The spring peep­ers are out

Maryland Independent - - Sports - Jamie Drake jamiedrake­out­doors@out­

Last week I glee­fully men­tioned some of the signs of spring around my house: Daf­fodils and cro­cuses bloom­ing, leaves ap­pear­ing on trees and shrubs and green shoots start­ing to poke out of the ground.

There wasn’t enough time be­fore the news­pa­per went to print to add in some­thing else I no­ticed at the end of last week. The spring peep­ers are out.

I’m not talk­ing about the fluffy baby chicks at Trac­tor Sup­ply Com­pany that mirac­u­lously ar­rive in the back of the store around Easter, much to my chil­dren’s de­light and my cha­grin. It’s hard to say no to four lit­tle girls who have tears in their eyes. It’s not quite time for that spec­ta­cle yet.

The peep­ers that are out right now are of the am­phibi­ous per­sua­sion — tiny lit­tle brown­ish-gray frogs that can make a holy racket as soon as win­ter is wan­ing and spring is around the cor­ner as they emerge from hi­ber­na­tion to get a jump-start on pro­cre­ation.

The ca­cophonous chirp­ing you hear this time of year around swamps, wet­lands and ponds is part of their mat­ing process and are ad­ver­tise­ments from males to fe­males.

What ex­actly are the males ad­ver­tis­ing? Sci­en­tists don’t know for sure, but they have de­ter­mined that the most vig­or­ous frogs are more likely to achieve mat­ing suc­cess. Ap­par­ently, the males that call the most, call the loud­est and call the long­est end up hav­ing the best luck with the lady frogs.

Could there be any par­al­lels be­tween the life­cy­cle of frogs and the dat­ing habits of hu­mans? Those guys who still think cat­call­ing is a good way to pick up women are just obey­ing the over­pow­er­ing in­stincts of their an­cient rep­til­ian brains. They haven’t yet got­ten the memo that what works for frogs no longer works for hu­mans (at least not in the ver­sion of the story I tell my daugh­ters when re­count­ing how their fa­ther and I met).

I walk the edges of some fields near my house sev­eral times a week, and in the dead of win­ter the air is nearly silent ex­cept for the oc­ca­sional sound of a car pass­ing by. But not since the peep­ers have wo­ken up and be­gun their an­nual ver­nal mat­ing ri­tual. Their chirp­ing is of­ten com­pared to the sound of sleigh bells jin­gling.

Per­son­ally, I find their peep­ing a lit­tle shrill for my taste and would prob­a­bly pick the more melo­di­ous sound of bull­frogs over peep­ers, but nev­er­the­less the crazed din is wel­come to my ears be­cause I am ready for spring.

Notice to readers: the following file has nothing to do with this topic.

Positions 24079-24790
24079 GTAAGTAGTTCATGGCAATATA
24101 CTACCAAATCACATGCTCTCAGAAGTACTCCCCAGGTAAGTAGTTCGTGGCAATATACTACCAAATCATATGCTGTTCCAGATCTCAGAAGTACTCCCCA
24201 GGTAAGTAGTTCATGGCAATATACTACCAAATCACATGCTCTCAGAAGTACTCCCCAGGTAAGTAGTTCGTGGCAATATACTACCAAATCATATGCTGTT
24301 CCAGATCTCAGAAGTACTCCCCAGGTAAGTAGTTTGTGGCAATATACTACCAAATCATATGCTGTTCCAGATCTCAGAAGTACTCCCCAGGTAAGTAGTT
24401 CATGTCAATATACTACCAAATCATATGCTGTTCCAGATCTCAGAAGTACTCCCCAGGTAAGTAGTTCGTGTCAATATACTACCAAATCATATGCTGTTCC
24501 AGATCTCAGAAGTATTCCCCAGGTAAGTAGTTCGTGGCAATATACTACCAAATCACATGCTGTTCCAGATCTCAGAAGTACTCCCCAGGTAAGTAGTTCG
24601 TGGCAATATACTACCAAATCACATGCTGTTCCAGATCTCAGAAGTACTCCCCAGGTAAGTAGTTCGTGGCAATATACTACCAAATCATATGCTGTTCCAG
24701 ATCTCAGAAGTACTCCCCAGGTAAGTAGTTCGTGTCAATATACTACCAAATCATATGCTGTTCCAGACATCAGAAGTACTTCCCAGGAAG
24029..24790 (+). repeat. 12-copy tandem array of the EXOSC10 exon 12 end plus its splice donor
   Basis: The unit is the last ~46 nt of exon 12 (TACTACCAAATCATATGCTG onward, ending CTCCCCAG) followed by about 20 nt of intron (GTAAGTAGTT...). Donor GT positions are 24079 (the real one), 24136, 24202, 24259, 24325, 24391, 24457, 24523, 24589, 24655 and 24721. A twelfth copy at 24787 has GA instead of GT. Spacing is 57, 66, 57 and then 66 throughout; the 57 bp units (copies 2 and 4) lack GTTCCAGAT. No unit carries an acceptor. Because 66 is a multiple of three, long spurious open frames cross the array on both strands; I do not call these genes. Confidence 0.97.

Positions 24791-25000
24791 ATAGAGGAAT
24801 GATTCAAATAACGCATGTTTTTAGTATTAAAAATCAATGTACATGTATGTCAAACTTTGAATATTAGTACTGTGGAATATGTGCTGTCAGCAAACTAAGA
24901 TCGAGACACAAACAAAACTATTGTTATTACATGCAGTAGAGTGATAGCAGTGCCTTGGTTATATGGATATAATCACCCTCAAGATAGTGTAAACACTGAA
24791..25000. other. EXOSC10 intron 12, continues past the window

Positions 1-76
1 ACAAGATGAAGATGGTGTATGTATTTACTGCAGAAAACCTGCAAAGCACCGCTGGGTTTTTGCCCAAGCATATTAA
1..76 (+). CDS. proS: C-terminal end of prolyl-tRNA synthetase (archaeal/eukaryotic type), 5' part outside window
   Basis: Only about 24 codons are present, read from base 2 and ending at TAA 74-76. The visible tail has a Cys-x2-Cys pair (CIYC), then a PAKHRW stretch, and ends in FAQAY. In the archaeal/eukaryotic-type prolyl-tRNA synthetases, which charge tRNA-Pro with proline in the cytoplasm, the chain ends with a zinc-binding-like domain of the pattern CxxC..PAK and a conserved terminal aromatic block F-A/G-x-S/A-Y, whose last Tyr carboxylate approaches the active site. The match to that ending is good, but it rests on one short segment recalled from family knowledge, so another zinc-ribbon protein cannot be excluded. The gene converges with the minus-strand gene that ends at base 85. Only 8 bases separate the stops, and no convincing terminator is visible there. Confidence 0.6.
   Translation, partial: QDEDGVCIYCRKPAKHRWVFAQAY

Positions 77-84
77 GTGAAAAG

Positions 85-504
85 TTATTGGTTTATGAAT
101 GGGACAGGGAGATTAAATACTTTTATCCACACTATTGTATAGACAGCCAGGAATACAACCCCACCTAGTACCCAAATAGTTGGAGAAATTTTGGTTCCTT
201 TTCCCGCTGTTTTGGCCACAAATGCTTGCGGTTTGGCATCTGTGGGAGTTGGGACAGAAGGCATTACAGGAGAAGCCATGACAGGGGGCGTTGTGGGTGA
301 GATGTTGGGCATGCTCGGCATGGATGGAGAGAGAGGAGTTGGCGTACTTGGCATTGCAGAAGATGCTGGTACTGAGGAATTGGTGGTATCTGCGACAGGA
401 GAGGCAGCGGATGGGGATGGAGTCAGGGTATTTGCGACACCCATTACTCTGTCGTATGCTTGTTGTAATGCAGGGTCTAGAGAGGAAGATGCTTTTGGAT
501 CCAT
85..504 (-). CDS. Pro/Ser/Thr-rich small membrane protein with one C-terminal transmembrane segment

It’s hard to imag­ine that a tiny frog, about the length of a pa­per­clip, can make such a deaf­en­ing sound.

The chirp­ing noise comes from the frog’s bal­loon-like vo­cal sac. The sound is meant to woo fe­males, but it is also a hom­ing-bea­con for preda­tors. To keep them­selves safe, peep­ers have fig­ured out a way to per­form a crafty feat of sur­vival ven­tril­o­quism. They

can am­plify and project their calls to make them seem like they came from some­where other than where they ac­tu­ally are.

If you want to hear the peep­ers usher in spring, now is the time. These frogs live near ephemeral or semi-per­ma­nent wet­lands, small ponds and swamps. Fe­males lay their eggs in water, and within a few days or weeks, those eggs hatch into tad­poles.

Dusk and night­fall are good times to hear them. On a warm and over­cast or rainy day, just put down your car win­dow as you drive past some wet­lands and you’ll likely hear them in the mid­dle of the day dur­ing the peak of the breed­ing sea­son. It’s hard to spot in­di­vid­ual frogs be­cause they are so small, and their calls are of­ten echo­ing, but you will cer­tainly be able to hear them loud and clear.

Learn fly fish­ing

Fly fish­ing con­tin­ues to gain pop­u­lar­ity in our re­gion. Word must be get­ting out about how fun it is to catch pan fish, bass and trout on a fly be­cause I see more and more fly fish­er­men on the banks of the lo­cal lakes and ponds these days.

If you want to get hooked on this mode of fish­ing, South­ern Mary­land Fly Fish­ing, a fam­ily-owned out­fit­ter in Hugh­esville, is of­fer­ing an in­tro­duc­tion to fly fish­ing course at the Col­lege of South­ern Mary­land at lo­ca­tions in all three coun­ties this spring. This course will cover how to select a fly-rod, rig it prop­erly, tie knots, cast and re­lease fish prop­erly.

Mike and Shane are a fa­ther-and-son duo and they have years of ex­pe­ri­ence teach­ing all ages, from teens to se­niors. Ev­ery year they vol­un­teer with the or­ga­ni­za­tion South­ern Mary­land Vaca- tions for Vet­er­ans to teach wounded vet­er­ans the ins and outs of fly fish­ing. And this will be the fifth year they’ve taught this be­gin­ning fly fish­ing course at the col­lege.

Par­tic­i­pants can bring their own fly rod and equip­ment or bor­row a rod and gear from the guides. The all-day class takes place on April 1 in La Plata, May 13 in Leonard­town and June 3 in Prince Fred­er­ick. The cost is $95 and in­cludes a class book and hand­outs. Regis­ter on­line at www.­ter or in per­son at any of the cam­puses.

South­ern Mary­land Fly Fish­ing also of­fers per­son­al­ized 2-hour pri­vate lessons that cover ev­ery­thing from equip­ment setup and knot ty­ing to fly se­lec­tion and cast­ing tech­niques for $100. Lessons can be cus­tom­ized for more ex­pe­ri­enced an­glers who want to fo­cus on spe­cific skills. For more in­forma- tion, go to http://somd­fly­fish­

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